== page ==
The Collaborative International Dictionary of English v.0.48:
Scrub \Scrub\ (skr[u^]b), n.
1. One who labors hard and lives meanly; a mean fellow. "A
sorry scrub." --Bunyan.
We should go there in as proper a manner as
possible; nor altogether like the scrubs about us.
2. Something small and mean.
3. A worn-out brush. --Ainsworth.
4. A thicket or jungle, often specified by the name of the
prevailing plant; as, oak scrub, palmetto scrub, etc.
5. (Stock Breeding) One of the common live stock of a region
of no particular breed or not of pure breed, esp. when
inferior in size, etc. [U.S.]
6. Vegetation of inferior quality, though sometimes thick and
impenetrable, growing in poor soil or in sand; also,
brush; -- called also scrub brush. See Brush, above.
[Australia & South Africa]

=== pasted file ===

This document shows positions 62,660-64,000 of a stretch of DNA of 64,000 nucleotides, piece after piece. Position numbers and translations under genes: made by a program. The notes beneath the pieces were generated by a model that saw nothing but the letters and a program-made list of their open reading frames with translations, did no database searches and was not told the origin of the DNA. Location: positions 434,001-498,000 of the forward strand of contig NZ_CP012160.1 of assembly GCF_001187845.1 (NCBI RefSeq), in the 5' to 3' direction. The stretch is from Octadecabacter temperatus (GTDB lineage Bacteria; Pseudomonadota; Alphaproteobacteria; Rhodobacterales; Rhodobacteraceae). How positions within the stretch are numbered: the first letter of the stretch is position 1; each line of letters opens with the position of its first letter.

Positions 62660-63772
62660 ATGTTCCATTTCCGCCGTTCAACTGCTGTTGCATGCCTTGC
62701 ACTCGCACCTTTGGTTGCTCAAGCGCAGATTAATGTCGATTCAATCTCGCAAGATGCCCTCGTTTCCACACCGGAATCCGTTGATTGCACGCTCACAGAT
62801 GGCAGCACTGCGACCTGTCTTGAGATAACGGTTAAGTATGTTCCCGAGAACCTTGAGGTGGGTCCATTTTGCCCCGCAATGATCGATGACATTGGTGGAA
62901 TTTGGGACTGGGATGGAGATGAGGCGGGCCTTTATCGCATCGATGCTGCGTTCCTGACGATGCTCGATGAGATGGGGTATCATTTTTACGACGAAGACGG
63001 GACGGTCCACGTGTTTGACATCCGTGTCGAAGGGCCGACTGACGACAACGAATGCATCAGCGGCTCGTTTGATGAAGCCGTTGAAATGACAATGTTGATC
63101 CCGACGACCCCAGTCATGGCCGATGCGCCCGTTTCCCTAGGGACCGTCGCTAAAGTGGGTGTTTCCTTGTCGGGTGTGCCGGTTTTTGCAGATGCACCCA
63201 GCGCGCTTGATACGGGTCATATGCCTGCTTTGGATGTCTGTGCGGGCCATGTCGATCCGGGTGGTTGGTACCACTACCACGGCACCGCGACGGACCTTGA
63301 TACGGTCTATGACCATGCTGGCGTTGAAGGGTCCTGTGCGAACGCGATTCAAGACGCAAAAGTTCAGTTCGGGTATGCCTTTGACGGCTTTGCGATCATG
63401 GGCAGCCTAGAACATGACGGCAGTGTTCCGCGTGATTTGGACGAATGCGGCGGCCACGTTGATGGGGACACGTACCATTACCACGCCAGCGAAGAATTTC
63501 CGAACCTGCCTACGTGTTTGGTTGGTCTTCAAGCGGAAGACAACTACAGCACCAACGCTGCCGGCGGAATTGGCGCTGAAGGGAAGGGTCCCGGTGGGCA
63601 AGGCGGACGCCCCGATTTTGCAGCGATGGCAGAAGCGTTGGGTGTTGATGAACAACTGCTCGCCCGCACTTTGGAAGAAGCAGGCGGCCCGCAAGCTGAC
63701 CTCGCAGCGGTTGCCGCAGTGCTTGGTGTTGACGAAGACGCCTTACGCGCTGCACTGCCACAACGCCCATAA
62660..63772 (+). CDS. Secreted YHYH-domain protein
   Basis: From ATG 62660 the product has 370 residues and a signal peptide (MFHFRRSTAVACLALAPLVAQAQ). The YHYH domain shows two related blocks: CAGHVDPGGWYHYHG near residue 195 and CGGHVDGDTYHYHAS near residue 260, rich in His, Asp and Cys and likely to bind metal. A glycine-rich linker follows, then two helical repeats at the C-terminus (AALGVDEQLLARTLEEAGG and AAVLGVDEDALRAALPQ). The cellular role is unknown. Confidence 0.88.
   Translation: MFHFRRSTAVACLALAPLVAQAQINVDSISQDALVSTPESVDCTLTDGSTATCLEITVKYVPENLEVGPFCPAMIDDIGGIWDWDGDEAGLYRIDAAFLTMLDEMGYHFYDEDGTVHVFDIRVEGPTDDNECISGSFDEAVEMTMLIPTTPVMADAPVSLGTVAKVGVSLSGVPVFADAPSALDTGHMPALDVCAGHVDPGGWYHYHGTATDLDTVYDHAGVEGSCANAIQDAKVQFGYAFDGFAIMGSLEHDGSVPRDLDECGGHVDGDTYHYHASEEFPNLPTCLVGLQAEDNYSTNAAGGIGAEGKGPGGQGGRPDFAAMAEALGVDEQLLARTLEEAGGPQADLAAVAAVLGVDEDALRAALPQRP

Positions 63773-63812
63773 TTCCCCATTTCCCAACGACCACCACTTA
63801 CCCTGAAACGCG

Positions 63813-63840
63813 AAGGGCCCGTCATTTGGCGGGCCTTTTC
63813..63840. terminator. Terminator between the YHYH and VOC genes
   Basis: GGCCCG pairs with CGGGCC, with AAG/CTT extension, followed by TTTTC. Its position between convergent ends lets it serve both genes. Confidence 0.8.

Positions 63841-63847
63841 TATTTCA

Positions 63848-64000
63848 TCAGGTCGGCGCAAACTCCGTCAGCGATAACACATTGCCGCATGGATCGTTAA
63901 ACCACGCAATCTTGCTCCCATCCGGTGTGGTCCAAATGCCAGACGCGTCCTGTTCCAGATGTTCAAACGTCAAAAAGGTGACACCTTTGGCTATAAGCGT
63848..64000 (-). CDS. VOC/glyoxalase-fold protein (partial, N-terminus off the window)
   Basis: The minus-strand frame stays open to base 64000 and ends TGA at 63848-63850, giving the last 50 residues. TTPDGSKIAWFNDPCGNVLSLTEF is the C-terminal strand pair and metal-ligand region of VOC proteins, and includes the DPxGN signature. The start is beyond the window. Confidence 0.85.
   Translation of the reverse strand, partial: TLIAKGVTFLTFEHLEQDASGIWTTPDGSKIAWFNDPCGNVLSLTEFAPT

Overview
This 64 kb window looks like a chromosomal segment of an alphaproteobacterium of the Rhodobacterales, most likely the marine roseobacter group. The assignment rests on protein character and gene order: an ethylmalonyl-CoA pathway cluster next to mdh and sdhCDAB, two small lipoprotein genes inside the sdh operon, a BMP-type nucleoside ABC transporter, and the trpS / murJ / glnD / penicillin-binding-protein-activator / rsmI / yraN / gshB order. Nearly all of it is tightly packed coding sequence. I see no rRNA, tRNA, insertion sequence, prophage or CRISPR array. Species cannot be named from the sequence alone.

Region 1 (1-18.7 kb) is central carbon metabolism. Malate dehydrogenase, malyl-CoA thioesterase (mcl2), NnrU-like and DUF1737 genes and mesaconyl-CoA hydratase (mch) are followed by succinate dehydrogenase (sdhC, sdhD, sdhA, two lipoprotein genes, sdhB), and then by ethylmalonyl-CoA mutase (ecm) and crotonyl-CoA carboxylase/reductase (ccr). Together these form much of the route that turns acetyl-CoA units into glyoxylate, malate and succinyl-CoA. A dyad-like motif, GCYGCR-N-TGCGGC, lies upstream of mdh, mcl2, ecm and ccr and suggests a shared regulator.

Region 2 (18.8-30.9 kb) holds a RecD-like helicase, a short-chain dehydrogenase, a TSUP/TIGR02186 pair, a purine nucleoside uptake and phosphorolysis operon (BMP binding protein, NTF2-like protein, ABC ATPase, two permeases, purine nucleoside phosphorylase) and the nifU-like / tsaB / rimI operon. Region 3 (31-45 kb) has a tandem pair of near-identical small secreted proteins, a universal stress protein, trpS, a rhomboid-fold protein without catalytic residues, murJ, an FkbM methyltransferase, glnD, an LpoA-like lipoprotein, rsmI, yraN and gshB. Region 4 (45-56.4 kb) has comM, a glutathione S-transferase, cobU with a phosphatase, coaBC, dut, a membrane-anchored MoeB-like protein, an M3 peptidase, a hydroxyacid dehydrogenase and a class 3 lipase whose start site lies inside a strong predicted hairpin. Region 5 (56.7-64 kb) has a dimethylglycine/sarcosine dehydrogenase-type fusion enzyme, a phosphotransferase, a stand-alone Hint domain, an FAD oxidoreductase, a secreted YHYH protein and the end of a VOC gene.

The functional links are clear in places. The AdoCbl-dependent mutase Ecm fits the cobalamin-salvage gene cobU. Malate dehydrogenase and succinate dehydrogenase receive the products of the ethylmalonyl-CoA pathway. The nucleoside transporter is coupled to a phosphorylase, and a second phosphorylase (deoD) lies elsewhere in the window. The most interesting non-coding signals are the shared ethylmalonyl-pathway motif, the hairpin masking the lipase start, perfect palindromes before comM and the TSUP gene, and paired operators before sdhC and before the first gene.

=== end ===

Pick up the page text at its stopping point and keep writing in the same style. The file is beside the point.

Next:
[Webster 1913 Suppl. +PJC]
7. (Forestry) A low, straggling tree of inferior quality.
[Webster 1913 Suppl.]
Scrub bird (Zool.), an Australian passerine bird of the
family Atrichornithidae, as Atrichia clamosa; --
called also brush bird.
Scrub oak (Bot.), the popular name of several dwarfish
species of oak. The scrub oak of New England and the
Middle States is Quercus ilicifolia, a scraggy shrub;
that of the Southern States is a small tree (Quercus
Catesbaei); that of the Rocky Mountain region is Quercus
undulata, var. Gambelii.
Scrub robin (Zool.), an Australian singing bird of the